Aquino: I asked Puno to resign
Contrary to claims of former Department of Interior and Local Government Undersecretary Rico Puno, President Benigno Aquino III admitted he asked Puno to resign

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MANILA, Philippines – When Interior and Local Government Undersecretary Rico Puno resigned on September 7, he said he did so after having thought about it for weeks.

But in an interview with Rappler’s Maria Ressa, President Benigno Aquino III admitted he asked Puno to resign.

Puno left the DILG after he was put under the spotlight for visiting the late Interior Secretary Jesse Robredo’s offices and residences to secure the latter’s documents, just hours after Robredo went missing in a plane crash. Public backlash further intensified when it was revealed that Puno’s name was attached to an investigation Robredo was conducting on an anomalous arms procurement.

Aquino has since said that Puno, a close friend and shooting buddy, was securing documents under his orders.

On Wednesday, October 17, Aquino admitted he told Puno it might be best for his family if he were no longer under the public eye.

“I told him… your family might undergo again a lot of the stress because they can’t get at me. They’ll get to me through you – which means a lot of issues again with your mother who’s not young, with your wife, your children, etc. And perhaps you’ve already done enough,” Aquino told Rappler.

The President added that Puno’s mother and his mother, former President Corazon Aquino, are from the same province (Tarlac), and that he is close to the Puno family.

“I volunteered in a sense for all the flak. He might conceivably could’ve also volunteered when he accepted the appointment, but the rest of his siblings, children and the mother who’s a recent widow did no volunteer for any of this BS.”

Resignation letter?

In interviews after leaving his position, Puno said he had wanted to resign even before the death of Robredo, and had even told him on the day of his death, on August 18, that he was ready to go. Robredo reportedly said “okay.”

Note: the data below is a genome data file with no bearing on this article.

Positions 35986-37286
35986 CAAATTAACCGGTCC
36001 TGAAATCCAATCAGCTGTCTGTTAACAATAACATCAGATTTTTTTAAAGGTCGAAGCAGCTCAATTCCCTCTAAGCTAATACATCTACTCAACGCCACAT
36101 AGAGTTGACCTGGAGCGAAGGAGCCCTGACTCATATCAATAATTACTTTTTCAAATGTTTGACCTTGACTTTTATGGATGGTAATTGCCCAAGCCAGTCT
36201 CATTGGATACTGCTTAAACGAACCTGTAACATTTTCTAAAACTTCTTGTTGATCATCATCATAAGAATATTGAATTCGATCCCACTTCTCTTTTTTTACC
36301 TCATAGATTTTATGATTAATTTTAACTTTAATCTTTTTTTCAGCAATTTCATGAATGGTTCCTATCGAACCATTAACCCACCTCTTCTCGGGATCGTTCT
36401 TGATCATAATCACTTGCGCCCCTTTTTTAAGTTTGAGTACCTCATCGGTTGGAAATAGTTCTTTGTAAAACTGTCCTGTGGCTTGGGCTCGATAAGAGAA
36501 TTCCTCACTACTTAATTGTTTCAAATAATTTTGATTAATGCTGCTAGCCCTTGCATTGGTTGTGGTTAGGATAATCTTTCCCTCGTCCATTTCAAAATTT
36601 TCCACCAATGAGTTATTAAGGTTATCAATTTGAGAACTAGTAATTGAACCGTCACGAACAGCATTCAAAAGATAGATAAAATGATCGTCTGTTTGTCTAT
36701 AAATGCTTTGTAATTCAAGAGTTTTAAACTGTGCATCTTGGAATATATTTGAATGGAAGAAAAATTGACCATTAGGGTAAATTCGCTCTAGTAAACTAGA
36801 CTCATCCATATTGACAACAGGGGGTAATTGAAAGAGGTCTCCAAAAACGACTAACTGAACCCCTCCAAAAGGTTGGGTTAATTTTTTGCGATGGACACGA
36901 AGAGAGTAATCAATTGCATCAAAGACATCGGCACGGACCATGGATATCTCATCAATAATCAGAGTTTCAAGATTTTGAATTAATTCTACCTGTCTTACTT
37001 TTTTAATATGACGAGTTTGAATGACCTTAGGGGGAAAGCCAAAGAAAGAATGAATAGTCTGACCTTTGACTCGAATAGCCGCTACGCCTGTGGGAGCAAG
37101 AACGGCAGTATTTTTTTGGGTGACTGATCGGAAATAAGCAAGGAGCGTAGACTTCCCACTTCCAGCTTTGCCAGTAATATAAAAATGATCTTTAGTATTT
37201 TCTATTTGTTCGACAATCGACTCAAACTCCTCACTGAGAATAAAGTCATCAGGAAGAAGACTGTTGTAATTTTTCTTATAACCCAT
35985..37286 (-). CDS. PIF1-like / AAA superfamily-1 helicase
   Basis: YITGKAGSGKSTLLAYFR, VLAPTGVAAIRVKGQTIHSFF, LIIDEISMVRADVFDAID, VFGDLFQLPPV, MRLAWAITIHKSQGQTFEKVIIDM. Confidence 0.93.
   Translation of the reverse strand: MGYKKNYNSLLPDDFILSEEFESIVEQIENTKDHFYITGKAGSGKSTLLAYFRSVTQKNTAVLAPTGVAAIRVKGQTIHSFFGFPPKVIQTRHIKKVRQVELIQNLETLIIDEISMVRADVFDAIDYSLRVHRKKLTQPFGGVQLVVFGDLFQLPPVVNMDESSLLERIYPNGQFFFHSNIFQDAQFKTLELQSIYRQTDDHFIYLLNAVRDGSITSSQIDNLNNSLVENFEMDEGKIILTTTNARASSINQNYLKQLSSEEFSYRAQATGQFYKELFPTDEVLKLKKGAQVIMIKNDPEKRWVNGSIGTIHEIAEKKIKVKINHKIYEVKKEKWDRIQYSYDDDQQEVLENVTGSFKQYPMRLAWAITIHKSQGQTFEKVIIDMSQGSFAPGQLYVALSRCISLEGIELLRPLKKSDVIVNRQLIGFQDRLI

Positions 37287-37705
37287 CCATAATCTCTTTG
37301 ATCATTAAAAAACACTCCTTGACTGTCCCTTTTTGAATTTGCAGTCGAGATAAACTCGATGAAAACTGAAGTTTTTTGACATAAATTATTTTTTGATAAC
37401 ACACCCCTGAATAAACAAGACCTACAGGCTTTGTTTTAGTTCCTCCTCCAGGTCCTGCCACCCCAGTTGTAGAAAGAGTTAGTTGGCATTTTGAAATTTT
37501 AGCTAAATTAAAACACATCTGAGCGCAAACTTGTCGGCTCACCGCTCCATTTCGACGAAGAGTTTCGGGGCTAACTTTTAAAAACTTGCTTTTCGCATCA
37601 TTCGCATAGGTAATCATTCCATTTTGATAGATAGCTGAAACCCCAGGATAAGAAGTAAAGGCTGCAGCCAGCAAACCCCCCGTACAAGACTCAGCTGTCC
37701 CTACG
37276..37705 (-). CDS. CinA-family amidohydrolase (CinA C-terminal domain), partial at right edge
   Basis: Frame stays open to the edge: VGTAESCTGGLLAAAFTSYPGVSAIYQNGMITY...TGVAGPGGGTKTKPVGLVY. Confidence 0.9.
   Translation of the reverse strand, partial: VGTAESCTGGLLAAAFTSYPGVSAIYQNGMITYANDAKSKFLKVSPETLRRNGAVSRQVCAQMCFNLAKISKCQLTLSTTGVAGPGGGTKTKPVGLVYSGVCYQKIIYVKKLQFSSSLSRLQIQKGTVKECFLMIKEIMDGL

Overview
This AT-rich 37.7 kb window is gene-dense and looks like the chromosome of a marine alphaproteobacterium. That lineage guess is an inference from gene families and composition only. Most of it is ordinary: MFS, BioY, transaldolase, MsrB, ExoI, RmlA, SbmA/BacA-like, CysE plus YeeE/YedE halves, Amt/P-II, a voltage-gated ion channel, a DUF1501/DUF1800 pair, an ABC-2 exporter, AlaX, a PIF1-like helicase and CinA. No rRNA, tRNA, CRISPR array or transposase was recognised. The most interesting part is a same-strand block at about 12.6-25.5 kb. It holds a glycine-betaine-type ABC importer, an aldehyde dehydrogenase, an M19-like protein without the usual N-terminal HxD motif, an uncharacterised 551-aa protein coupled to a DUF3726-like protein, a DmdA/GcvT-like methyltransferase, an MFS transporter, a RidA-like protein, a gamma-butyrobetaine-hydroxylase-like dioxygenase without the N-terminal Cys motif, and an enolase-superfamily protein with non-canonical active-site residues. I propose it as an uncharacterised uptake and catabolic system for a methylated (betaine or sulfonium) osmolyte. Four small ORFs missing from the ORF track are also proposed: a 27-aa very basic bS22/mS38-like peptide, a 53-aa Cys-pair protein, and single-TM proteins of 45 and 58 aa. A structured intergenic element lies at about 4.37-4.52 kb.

Plans to have Puno leave the DILG however, reportedly began even before Robredo died in a plane crash. According to sources, Aquino had wanted Philippine National Police Director General Nicanor Bartolome to replace Puno.

After Robredo’s death, talks that newly-appointed Interior Secretary Manuel “Mar” Roxas wanted Puno out of the DILG also started to surface, while Puno told reporters he was willing to work alongside Roxas. 

By September 4, it became clear that Puno was on his way out once Roxas took over the DILG. Puno eventually submitted his resignation letter on September 7, the day the President left for Vladivostok for the APEC summit. The President accepted the resignation after returning to Manila.

Roxas has yet to name a replacement for Puno.

Not corruption

In the interview, Aquino was quick to defend his friend, emphasizing he did not ask Puno to resign because of corruption issues.

This is consistent with previous statements made by Aquino where he claimed that the investigation led by Robredo was looking into the process of procurements, and not Puno’s participation in an allegedly anomalous deal.

The President also defended Puno in the 2010 Manila Hostage crisis, and said “he performed all the roles [Aquino] asked of him.”

Puno, whose name has also been linked in the past to the illegal numbers game jueteng, was appointed by Aquino to the DILG even before Robredo. Observers raised eyebrows when it was revealed that there was an arrangement to have Puno control the police, instead of Robredo. Robredo was only in charge of the local government component — a first for a DILG chief, who usually has control over both. –


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